The National Space Centre

National Space Centre

The chosen few travelled by helicopter from the pad on top of the Tower to the National Space Centre in Leicestershire, which everyone had previously thought was a defunct joke.

Now there were new hangers and factories, cranes and gantries, and dominating all, a huge silver streak of blue titanium – the rocket! Everything had been paid for from the vast wealth that The Founder had creamed off the Oodles Corporation. He had engineered his dreams to perfection. Now was his last chance to re-boot Civilisation, under his control. As long as he went with them, he could continue to gain their confidence, coerce them to his will, without them even realising it, controlling the last remnants of humanity. Hopefully, a super-race would breed, and the nano-bots would continue their work, altering the DNA of their offspring to achieve his aims.

After eating and relaxing, some sleeping, not having slept for days in anticipation of the previous day’s raid, they assembled once again in the comfortable, but clinical, surroundings of the new control tower.

The Founder explained the mission, lying through his teeth as he showed them pictures of the bluey-green planet identified by the last space-flight, which he called Earthtoo, and warning them of the ten-year journey. He took them into the space-ship, and explained that the whole procedure was automated; they had only to press the large red button in the middle of the flight console, when they were ready.

It would be comfortable, and there would be plenty for them to do and learn. They could even start families before they arrived at their destination. It would be as well to begin the DNA process as soon as possible, and see that it functioned correctly.

He explained the necessity to inject the nano-chips and nano-bots into their central nervous system, through the back of their necks. Hodges and Hillsy were instantly suspicious, remembering the pain of removal of their old transplants.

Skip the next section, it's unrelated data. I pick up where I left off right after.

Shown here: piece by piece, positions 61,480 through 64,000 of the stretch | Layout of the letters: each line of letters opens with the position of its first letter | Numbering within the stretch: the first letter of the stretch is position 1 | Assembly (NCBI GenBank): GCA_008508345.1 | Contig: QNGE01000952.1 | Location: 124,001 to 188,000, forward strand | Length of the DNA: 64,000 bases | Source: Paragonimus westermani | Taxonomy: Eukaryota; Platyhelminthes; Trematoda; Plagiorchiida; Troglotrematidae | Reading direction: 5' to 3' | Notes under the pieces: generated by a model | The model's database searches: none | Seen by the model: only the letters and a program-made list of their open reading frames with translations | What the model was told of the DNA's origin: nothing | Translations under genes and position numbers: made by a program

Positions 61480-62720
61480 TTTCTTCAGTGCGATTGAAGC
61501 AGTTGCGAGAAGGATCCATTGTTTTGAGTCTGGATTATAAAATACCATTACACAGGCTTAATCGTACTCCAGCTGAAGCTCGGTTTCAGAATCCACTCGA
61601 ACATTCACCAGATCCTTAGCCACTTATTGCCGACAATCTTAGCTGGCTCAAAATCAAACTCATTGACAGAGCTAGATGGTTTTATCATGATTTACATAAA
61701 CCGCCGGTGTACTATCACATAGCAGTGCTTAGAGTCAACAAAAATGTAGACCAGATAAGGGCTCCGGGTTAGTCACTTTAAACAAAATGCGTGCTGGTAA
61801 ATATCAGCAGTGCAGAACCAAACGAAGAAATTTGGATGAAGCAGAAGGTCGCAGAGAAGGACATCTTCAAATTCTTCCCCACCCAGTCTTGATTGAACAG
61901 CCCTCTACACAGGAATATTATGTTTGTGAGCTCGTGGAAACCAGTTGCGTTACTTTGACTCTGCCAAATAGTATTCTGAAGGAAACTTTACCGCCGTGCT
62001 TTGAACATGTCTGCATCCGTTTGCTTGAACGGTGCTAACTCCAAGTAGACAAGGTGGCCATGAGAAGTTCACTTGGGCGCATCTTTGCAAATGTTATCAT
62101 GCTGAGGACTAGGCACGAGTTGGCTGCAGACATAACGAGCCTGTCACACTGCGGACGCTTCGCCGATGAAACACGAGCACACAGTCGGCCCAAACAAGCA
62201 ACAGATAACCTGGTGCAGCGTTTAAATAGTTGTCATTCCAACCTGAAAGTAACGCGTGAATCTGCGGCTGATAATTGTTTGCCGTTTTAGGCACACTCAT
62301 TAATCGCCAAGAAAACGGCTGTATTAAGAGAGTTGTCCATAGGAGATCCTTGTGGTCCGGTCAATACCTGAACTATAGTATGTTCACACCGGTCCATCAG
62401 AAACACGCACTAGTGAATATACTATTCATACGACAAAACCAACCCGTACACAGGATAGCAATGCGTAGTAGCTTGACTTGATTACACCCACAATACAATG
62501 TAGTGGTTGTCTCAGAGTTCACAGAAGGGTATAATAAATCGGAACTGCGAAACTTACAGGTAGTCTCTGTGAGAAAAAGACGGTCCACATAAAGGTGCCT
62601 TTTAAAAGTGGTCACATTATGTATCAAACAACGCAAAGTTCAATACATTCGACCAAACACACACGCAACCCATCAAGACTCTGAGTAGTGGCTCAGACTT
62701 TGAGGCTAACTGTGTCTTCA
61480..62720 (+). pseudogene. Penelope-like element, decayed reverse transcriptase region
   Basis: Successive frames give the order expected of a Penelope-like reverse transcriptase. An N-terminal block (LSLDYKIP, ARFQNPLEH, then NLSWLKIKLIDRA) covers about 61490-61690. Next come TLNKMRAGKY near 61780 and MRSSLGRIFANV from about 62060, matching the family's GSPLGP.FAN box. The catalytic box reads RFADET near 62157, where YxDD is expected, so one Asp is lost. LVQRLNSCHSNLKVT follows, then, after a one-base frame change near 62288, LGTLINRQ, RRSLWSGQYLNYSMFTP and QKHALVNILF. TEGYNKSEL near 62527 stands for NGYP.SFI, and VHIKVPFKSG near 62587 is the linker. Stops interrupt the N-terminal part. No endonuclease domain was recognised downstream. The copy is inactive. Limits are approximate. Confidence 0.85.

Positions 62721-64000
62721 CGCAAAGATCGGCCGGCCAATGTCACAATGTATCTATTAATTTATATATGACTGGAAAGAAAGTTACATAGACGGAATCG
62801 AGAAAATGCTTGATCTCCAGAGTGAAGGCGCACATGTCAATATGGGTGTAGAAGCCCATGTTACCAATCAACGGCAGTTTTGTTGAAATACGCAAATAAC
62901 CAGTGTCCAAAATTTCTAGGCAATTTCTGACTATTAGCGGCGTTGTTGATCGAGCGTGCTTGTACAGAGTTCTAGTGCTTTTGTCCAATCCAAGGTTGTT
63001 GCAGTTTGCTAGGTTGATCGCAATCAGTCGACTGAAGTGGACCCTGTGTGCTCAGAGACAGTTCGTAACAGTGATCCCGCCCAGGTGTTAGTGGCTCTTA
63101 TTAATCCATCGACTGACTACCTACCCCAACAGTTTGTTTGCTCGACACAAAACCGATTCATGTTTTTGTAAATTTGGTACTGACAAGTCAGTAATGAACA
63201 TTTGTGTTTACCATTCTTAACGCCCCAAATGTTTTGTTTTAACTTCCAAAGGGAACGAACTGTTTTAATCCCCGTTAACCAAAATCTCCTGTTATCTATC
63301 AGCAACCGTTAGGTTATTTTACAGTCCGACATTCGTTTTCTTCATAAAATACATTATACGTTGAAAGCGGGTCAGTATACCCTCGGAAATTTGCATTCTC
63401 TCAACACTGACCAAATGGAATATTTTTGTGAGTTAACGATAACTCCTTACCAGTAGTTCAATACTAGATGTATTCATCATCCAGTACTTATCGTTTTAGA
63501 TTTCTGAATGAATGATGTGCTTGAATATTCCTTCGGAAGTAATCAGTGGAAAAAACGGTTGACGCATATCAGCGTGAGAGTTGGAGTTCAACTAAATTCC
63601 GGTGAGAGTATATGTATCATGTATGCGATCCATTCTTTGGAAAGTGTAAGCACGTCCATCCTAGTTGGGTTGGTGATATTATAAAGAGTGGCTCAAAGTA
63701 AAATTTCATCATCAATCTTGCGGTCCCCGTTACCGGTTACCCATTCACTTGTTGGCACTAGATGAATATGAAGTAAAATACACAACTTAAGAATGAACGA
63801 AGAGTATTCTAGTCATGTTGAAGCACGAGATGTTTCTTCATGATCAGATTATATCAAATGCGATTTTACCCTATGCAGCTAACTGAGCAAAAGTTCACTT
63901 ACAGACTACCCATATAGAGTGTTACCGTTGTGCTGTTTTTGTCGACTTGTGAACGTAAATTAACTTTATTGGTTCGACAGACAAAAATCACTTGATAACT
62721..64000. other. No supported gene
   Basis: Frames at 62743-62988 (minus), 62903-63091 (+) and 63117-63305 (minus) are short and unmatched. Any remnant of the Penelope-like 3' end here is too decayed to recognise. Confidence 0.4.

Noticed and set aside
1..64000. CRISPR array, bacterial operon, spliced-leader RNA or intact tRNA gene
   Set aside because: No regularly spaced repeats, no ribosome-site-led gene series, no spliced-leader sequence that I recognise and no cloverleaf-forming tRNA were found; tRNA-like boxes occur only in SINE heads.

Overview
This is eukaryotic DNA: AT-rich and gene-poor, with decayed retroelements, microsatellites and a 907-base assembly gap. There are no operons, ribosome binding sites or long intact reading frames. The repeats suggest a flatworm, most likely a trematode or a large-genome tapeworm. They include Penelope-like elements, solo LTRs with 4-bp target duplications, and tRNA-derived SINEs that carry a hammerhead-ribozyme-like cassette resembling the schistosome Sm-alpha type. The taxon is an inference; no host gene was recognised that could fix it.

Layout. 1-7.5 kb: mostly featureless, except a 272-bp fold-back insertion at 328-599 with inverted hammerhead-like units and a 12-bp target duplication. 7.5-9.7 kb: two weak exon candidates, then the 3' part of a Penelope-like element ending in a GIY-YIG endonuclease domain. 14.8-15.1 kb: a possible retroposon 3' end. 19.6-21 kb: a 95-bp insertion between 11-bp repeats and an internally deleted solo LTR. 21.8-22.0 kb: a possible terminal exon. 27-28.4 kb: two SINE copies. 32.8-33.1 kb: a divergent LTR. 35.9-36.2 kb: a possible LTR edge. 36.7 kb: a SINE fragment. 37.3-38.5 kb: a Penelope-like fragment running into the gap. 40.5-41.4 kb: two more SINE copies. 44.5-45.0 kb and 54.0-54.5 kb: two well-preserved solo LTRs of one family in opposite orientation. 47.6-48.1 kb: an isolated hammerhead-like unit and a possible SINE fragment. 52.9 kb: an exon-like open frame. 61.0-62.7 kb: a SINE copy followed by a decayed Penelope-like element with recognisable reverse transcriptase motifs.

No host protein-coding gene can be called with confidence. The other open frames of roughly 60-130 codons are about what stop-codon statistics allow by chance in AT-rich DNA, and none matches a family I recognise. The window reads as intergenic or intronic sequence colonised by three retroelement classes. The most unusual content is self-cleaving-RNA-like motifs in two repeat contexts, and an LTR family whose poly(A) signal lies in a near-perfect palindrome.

“Is this really necessary?” asked Hodges. “We have spent our lives resisting this. We don’t want to do it!”

“Well,” said The Founder, “Let’s start with the children first. Then you will see that their lives can be transformed for the better, and for the good of all. You will want to participate then, I assure you!”

He told Tom and Maddie to lie on the two couches and he prepared to inject them. It was a simple enough procedure; anyone could do it.
Hills and Hodges looked on, suspiciously. Then they noticed a gleam in The Founder’s eyes; a look of triumph and greed. They charged forwards as one, picking up a scalpel and pushing The Founder back. He grabbed onto the console to maintain his balance, his fingers slithering over the touch-screen he had previously been using to set up the flight. He didn’t realise in his panic, and no-one else was even aware, that he had changed the time parameter “Years” from 70,000 to its maximum setting of 300 million. He tripped and fell to the floor, hitting his head on the sharp cross-bar of the metal work-bench. A dark pool of blood flowed over the tiled floor from the open gash beneath that silvery mane. Hillsy raised the scalpel, hesitated, and then dropped it to the floor. The Founder was already dead!

“You’ve killed him!” screamed Jacqueline. “He died trying to save us all!”

“Aye. But not voluntarily!” breathed McGill.

Tom and Maddie were horrified. All human history, knowledge, culture and experience would be lost forever if they didn’t act. They quickly injected each other with the nano-chips.



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